39-year-old April Epner's childish husband and school teacher colleague Benjamin/Ben leaves her, but with her biological clock ticking ever more loudly. Her dying bossy adoptive mother is ...
See full summary »
Colin's a sad-eyed British artist holed up in a rundown hotel in small-town Vermont after being dumped by his fiancée. The hotel owner plays matchmaker and introduces him to a local girl. ... See full summary »
A man moves his two daughters to Italy after their mother dies in a car accident, in order to revitalize their lives. Genova changes all three of them as the youngest daughter starts to see the ghost of her mother, while the older one discovers her sexuality.
A beautiful young single mother feels the pressure from the ex-pat Nigerian community to get married. Her precocious son has met his hero, a cynical English comic book writer and decides he... See full summary »
Memoir of the lives of a family growing up on a post World War I British estate headed up by a strong disciplinarian, her daughter, her inventor husband, their ten year old son, and his ... See full summary »
39-year-old April Epner's childish husband and school teacher colleague Benjamin/Ben leaves her, but with her biological clock ticking ever more loudly. Her dying bossy adoptive mother is very vocal about her disappointment, while her natural son Freddy, a doctor, is most understanding. Shy but fascinating British author Frank meets April, his doted son Jimmy Ray's teacher, which soon leads to a full-flung affair. At the same time April's birth mother Bernice Graves locates her and begins attempting to establish a relationship. On top of all these balls in the air, April discovers she's finally expecting Ben's baby. Written by
When April picks up Frank in her car outside his house, both the driver side and passenger side windows are up. But every time the camera is behind either of their heads while they're talking in the car, you can see their hair blowing from the wind coming through the open car window where the camera is mounted. See more »
I know what I did to you, to you in particular. Kinda worst nightmare kind of thing, right? I knew that. Even at the time I knew that.
I'll do it again, I will, I'll hurt you again and again. Not like that, you'd have to leave me if I hurt you like that. If we were together you would leave me if I hurt you like that again, wouldn't you?
Yes. Yes, I would.
Good. But I'll hurt you in other ways, little ways, I won't mean to but I will. And sometimes I will mean to.
This is quite an ...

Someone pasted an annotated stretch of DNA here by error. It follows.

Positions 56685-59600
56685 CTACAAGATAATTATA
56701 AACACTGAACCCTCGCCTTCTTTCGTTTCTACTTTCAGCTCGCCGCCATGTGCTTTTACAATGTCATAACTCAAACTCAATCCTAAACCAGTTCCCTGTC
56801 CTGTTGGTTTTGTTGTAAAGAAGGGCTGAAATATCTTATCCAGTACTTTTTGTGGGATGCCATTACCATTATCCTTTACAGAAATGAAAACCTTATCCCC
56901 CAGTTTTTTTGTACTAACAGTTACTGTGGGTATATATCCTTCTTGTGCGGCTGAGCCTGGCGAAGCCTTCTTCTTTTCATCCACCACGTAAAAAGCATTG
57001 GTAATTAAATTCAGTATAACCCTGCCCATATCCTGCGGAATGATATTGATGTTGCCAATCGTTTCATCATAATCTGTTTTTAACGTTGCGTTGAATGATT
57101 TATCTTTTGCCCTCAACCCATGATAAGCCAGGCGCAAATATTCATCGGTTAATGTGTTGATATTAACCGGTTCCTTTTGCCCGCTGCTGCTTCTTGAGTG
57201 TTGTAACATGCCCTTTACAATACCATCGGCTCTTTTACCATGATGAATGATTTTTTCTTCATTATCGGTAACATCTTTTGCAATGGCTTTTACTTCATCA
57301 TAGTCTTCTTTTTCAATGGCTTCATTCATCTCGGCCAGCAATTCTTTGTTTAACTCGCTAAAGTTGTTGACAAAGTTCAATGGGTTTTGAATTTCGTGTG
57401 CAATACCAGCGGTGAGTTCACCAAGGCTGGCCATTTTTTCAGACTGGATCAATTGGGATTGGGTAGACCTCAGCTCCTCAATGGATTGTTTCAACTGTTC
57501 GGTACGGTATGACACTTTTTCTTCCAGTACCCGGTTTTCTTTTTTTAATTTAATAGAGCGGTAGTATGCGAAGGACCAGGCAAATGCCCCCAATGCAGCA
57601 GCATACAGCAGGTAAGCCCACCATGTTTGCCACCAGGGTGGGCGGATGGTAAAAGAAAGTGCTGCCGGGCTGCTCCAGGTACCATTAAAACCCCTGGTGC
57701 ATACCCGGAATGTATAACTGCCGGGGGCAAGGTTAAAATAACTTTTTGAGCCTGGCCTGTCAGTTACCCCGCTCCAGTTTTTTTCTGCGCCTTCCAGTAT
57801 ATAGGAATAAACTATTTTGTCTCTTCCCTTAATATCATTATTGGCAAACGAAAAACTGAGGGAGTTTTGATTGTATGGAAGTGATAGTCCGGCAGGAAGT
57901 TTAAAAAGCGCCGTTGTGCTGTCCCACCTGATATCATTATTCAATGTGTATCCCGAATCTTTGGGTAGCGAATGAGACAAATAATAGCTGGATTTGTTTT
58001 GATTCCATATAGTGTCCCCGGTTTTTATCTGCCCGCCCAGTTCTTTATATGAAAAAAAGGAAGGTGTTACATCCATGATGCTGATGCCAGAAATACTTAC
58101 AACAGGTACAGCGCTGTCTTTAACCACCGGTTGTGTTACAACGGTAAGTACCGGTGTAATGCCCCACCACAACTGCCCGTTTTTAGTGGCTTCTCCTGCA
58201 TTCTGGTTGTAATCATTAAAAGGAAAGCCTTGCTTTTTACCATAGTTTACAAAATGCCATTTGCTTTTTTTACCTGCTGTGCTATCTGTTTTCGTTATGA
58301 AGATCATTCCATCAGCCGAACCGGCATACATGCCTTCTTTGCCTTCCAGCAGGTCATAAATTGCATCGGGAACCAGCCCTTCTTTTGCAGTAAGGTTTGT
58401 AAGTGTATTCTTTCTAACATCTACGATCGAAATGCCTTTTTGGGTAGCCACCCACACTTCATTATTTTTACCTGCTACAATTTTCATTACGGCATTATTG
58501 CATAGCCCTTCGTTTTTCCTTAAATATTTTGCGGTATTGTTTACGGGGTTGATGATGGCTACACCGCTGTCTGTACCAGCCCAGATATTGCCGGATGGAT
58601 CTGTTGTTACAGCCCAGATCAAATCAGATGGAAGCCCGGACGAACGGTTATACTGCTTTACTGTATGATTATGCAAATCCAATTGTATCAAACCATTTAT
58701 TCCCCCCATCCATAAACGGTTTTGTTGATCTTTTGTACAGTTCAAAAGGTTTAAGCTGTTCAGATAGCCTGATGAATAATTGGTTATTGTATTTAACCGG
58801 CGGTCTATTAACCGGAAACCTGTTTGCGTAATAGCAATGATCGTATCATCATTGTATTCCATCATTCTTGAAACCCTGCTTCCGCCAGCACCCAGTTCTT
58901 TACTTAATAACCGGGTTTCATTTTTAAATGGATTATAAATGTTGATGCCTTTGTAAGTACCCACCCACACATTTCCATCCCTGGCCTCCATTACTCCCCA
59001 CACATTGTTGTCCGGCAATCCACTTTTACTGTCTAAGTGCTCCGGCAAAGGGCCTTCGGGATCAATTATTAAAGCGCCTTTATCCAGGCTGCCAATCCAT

[...] See more »
Seen at a September 2007 Toronto Film Festival screening.
First time director, Helen Hunt, said this movie was 10 years in the making. Her passion for the film and subject matter is evident, but also sets her up for her biggest downfall. She indulges the movie (her baby) which is interesting given this is relationship themed (mother/ daughter). Had she struck closer to that thread, the movie would have a tighter, more focused feel.
As it is, the outer reach of her film, a foray into her intimate, romantic relationships, with the intent of colouring her main character (April) instead seems like an untrained hand that colours outside of the lines. As a movie director, if this was her greatest weakness; I still give her kudos for doing a pretty good job. The woman took on a heavy load: first time directing, co-producer, co-writing the screenplay, and acting in the main role, all done on a 27 day shoot schedule! I almost feel guilty for any criticism.
At the post-screening Q&A Ms Hunt told us that the original story centred exclusively on the mother/daughter relationship. She wrote in the characters of Ben, her passive husband (Matthew Broderick) and Frank, her 'quickest rebound in history' mate (Colin Firth) herself. Understandablly she wants to add subtext to April's world and all the issues she's dealing with, but I felt somewhat 'pinballed' from scene to scene without feeling a smooth transition. A little more editing of these extra layers would help.
I can't leave it unsaid that what repeatedly struck me was why April loved her husband and continued to connect with him. He was such a shallow and thoughtless person. To me, that particular character was the weakest link in the movie.
Overall, I found many funny and poignant moments in the movie and think it deserves a look by a larger audience.
39 of 53 people found this review helpful.
Was this review helpful to you?